(Sort of on topic – please Mr. moderator?) I watched Gavin Schmidt, Jeffrey Sachs (econ Columbia) and (I forgot who) from the CATO institute talk about global warming on Fareed Zakaria’s “GPS show and was pleasantly surprised at the friendliness of the mini debate. Gavin stated that we can’t draw AGW conclusions from the Russian heatwave or even the cluster of events (Pakistan flood, European flood, Petermann Glacier calving, etc) but there is no doubt that the planet has been warming. There seems to be an official cooling of the rhetoric and hyperbole on the degree of warming and the disaster quotient. Schmidt was quite charming, stating that he was an optimist and that he was certain that America and other countries would rally around solutions before things got too far out of control. The Cato climatologist was also reasonable in that he said sure there has been a warming trend but it is not the trend toward near term disaster that has been stated by the UN. His main point was that the biggest crippler of our ability to deal with it if it became necessary, was the ludicrous idea of destroying the capital that could be needed by bleeding off trillions in taxation to fund useless solutions. He said that whatever new energy technologies that are going to be needed require massive investment in research and development – even if we wanted to we won’t be able to continue burning fossil fuels for more than a century anyway and this has nothing to do with the climate. Only Jeffery Sachs, the non scientist in the group was waxing strongly on the planetary disaster (why is it the butcher, the baker and the candlestick maker have the strongest conviction that disaster is at hand with the climate?).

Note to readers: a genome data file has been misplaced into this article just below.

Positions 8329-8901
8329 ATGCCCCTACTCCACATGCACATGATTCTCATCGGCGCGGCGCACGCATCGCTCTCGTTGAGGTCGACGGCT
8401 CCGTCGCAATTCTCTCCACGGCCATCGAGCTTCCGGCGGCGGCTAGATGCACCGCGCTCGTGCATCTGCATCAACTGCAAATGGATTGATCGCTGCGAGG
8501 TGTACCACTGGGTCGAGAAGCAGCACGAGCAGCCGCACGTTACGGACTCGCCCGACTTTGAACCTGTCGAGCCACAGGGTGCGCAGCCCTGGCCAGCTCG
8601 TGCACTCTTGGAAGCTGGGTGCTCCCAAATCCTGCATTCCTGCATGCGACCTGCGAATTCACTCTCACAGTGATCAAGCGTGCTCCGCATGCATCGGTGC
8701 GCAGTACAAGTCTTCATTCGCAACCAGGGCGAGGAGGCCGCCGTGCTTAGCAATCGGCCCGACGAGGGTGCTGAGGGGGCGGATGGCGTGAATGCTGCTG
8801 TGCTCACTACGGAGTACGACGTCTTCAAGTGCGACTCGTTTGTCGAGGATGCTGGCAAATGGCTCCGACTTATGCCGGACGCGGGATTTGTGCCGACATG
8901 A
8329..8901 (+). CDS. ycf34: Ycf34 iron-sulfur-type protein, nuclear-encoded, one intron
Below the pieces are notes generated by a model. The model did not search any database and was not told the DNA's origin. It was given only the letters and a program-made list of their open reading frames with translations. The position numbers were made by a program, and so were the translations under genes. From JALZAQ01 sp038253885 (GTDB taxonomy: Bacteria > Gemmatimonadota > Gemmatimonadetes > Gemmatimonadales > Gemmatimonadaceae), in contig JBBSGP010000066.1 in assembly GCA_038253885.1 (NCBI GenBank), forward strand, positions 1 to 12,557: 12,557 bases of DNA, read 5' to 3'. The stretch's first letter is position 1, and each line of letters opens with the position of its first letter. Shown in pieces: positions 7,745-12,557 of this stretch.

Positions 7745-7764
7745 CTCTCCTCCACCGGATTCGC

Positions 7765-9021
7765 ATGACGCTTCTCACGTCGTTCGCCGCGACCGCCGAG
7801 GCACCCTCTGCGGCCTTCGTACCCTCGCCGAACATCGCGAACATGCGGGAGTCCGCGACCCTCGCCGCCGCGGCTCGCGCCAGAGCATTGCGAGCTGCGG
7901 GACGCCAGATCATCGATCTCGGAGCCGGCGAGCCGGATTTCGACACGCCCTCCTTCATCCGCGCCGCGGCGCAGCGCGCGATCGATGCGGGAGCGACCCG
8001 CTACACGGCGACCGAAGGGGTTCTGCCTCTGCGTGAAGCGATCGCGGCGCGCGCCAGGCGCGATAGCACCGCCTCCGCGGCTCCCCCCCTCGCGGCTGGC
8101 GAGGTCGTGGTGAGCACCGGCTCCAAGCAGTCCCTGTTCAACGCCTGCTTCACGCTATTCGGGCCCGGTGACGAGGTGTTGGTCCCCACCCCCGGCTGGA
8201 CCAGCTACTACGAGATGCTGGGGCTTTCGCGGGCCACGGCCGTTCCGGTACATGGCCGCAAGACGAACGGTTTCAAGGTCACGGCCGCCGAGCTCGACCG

Anyway, the more considerate tone, the mentioning of uncertainties, the attentuation of the former steep curves, the new research being done….. is a change from the scientific “love-in” of the past couple of decades. This has come about because of the scientific “sit-in” by those skeptical of CAGW. A relatively small handful of intelligent, questioning individuals who were rallying points for many others have succeeded in turning the massive tide and providing alternative ideas for the many to consider – and look at the swing in the polls on the subject. Surely Anthony Watts, among this few has done much more to deserve a Nobel Prize than the recent crackerjack prize winners of the past few years. I’m afraid even if the Hudson River starts accummulating multi-year ice, though, he won’t receive one.

North of 43 and south of 44

Yngvar,
Not to worry the penguins have happy feet,

John M

Walt Meier says:
August 15, 2010 at 8:37 am

Also, the article that says Mark Serreze forecast this year would break 2007′s record is not a direct quote and is incorrect. Mark is not a forecaster, so he didn’t forecast anything.

For not being a forecaster, he does talk alot about the future.
http://climateprogress.org/2010/05/24/arctic-sea-ice-extent-volume-nsidc-record-steve-goddard/
Interesting that there are no recent comments on that thread. 😉

Richard M

Walt Meier says:
August 15, 2010 at 8:37 am